The Right Coast
August 20, 2005
By Mike Rappaport
The Kelo decision, allowing states to transfer property from one private person to another under the eminent domain power, appears to be quite unpopular. Now is the time to take advantage of the public disapproval of the decision, while at the same time disciplining the Supreme Court.
The states and the Congress should start a movement to overrule Kelo by constitutional amendment. Given its apparent unpopularity, it would seem a fair bet that the amendment could pass.
Not only would that amendment improve the Constitution, it would also be an effective way of criticizing the Supreme Court. The nation would be telling the Supreme Court, you are wrong and we don't like it.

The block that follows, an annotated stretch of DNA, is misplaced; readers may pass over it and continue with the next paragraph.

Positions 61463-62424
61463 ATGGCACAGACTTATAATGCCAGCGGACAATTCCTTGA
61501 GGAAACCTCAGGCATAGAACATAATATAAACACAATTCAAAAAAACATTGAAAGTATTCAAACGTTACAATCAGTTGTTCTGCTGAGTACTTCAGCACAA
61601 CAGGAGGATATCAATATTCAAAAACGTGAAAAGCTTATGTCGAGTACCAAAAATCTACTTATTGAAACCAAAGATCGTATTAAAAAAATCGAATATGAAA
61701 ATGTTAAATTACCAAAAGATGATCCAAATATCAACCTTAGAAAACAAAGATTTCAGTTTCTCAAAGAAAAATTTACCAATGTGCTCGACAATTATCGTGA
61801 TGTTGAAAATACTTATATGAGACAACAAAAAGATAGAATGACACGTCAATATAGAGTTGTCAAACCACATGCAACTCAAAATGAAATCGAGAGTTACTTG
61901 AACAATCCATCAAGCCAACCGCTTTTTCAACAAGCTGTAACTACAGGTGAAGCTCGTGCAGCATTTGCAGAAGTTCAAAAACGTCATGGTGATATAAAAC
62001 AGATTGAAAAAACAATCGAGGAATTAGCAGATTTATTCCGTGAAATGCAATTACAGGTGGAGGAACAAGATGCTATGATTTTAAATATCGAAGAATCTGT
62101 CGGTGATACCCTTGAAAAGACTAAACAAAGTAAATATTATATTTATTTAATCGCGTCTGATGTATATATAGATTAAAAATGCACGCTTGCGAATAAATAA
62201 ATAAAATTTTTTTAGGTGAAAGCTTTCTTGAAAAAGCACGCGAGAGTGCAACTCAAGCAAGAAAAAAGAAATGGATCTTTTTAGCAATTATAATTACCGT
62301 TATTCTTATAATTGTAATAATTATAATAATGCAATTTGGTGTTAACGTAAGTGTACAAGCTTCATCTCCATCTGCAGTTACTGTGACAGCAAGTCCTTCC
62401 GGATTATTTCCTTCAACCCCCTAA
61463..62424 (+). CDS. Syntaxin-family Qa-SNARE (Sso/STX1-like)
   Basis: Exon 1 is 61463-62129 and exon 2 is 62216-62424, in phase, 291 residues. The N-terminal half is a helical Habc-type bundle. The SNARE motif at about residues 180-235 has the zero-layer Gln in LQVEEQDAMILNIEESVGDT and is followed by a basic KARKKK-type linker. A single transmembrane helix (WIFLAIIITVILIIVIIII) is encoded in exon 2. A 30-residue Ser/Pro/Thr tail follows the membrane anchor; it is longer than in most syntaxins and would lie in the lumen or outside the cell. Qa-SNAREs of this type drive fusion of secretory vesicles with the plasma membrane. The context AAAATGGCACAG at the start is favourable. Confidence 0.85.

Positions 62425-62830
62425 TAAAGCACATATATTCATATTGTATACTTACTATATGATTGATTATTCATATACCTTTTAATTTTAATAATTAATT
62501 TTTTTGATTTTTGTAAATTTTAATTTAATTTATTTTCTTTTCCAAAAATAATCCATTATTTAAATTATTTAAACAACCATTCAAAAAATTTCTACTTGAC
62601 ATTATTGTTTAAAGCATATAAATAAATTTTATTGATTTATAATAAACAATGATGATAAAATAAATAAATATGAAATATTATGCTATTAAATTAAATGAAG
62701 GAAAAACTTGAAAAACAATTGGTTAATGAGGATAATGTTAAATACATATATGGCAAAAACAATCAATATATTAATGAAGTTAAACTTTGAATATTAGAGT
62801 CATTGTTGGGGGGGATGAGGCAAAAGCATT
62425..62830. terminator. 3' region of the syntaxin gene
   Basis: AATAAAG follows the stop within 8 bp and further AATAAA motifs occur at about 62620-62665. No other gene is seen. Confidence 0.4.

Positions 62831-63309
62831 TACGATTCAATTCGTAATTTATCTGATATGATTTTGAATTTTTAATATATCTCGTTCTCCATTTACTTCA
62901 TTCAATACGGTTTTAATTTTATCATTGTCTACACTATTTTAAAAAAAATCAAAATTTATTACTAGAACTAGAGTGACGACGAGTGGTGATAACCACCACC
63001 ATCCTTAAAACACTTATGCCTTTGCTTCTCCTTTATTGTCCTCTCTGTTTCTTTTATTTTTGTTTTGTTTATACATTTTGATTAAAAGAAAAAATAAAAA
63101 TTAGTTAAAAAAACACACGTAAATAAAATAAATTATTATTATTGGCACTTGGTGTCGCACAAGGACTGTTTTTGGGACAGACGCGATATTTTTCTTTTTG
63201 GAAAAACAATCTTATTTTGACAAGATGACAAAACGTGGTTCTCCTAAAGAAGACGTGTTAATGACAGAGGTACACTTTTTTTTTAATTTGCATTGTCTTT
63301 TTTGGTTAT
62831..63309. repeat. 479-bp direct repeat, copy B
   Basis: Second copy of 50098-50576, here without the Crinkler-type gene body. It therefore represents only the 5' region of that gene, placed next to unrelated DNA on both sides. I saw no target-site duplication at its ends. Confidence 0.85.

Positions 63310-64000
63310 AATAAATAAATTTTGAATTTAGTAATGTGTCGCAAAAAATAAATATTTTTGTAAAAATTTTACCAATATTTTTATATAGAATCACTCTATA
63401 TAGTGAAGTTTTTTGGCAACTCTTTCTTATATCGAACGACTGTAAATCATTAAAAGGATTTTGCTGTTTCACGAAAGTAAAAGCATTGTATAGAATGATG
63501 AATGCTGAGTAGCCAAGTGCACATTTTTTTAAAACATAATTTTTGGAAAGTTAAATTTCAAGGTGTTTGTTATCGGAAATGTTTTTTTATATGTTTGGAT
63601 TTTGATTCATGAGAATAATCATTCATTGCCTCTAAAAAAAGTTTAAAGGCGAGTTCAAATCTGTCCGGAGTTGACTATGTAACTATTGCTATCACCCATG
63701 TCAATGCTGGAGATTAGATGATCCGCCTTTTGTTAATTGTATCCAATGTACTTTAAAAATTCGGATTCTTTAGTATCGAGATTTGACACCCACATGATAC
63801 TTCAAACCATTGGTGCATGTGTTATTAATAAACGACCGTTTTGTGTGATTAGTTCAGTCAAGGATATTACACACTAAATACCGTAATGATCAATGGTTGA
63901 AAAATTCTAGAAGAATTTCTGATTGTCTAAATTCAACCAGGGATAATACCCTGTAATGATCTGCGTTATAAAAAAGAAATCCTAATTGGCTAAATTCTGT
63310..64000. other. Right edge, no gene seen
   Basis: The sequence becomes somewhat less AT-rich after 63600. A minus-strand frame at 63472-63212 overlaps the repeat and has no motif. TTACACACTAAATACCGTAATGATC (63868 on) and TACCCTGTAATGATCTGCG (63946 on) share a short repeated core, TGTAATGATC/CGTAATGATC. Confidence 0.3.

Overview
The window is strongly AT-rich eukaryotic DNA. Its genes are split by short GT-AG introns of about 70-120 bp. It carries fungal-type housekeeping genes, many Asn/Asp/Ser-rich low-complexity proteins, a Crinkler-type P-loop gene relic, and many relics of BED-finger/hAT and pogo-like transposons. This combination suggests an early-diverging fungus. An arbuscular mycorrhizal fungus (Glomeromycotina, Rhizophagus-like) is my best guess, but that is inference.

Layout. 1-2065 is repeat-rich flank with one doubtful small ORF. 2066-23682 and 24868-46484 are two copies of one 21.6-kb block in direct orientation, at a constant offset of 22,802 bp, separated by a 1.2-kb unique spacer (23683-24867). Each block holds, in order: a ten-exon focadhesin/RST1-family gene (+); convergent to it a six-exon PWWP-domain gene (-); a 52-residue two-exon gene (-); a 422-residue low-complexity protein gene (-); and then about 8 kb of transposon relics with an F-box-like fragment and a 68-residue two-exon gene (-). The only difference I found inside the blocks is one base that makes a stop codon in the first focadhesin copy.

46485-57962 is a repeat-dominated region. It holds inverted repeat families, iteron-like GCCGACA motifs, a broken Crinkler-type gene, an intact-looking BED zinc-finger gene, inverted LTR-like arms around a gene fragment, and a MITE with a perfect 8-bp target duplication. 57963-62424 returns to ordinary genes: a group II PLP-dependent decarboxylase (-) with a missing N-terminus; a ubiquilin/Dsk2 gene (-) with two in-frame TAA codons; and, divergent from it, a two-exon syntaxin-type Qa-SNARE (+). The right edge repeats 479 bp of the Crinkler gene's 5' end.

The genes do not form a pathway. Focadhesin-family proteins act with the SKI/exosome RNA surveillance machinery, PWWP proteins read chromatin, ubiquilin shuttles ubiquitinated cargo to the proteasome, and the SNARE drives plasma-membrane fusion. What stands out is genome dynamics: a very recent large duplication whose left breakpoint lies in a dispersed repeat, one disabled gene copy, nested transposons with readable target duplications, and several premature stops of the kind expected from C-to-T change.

In fact, there is much to be said for suggesting, as much as possible, that the amenders believe the Kelo decision was mistaken. One way to do that would be to say: "Notwithstanding the erroneous decision of the Supreme Court . . . .
Another question is how to phrase the requirement that eminent domain should only be exercised for the public. While I suppose one could spell it out, it would be less respectful towards the Supreme Court to refuse to do so. Instead, one could simply say: "public use is public use."
So here is my proposal for an amendment: "Notwithstanding the erroneous decision of the Supreme Court, public use is public use."